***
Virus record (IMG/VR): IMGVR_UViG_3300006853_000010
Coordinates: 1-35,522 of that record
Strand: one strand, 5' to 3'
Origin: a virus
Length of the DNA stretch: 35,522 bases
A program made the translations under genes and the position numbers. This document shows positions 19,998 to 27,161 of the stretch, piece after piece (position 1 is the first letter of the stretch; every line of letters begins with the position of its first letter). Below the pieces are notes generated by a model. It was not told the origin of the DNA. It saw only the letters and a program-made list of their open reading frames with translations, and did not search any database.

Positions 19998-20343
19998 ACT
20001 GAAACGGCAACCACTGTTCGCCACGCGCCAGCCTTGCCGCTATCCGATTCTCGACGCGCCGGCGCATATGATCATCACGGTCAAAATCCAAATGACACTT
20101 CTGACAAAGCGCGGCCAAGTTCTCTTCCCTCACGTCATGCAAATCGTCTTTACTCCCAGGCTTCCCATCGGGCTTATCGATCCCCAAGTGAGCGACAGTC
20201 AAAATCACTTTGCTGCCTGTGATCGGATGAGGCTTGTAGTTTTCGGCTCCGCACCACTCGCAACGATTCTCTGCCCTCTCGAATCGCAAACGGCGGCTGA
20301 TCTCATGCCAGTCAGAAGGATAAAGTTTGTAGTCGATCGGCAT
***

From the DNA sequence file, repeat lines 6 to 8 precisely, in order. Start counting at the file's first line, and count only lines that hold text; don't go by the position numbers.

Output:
A program made the translations under genes and the position numbers. This document shows positions 19,998 to 27,161 of the stretch, piece after piece (position 1 is the first letter of the stretch; every line of letters begins with the position of its first letter). Below the pieces are notes generated by a model. It was not told the origin of the DNA. It saw only the letters and a program-made list of their open reading frames with translations, and did not search any database.

Positions 19998-20343
19998 ACT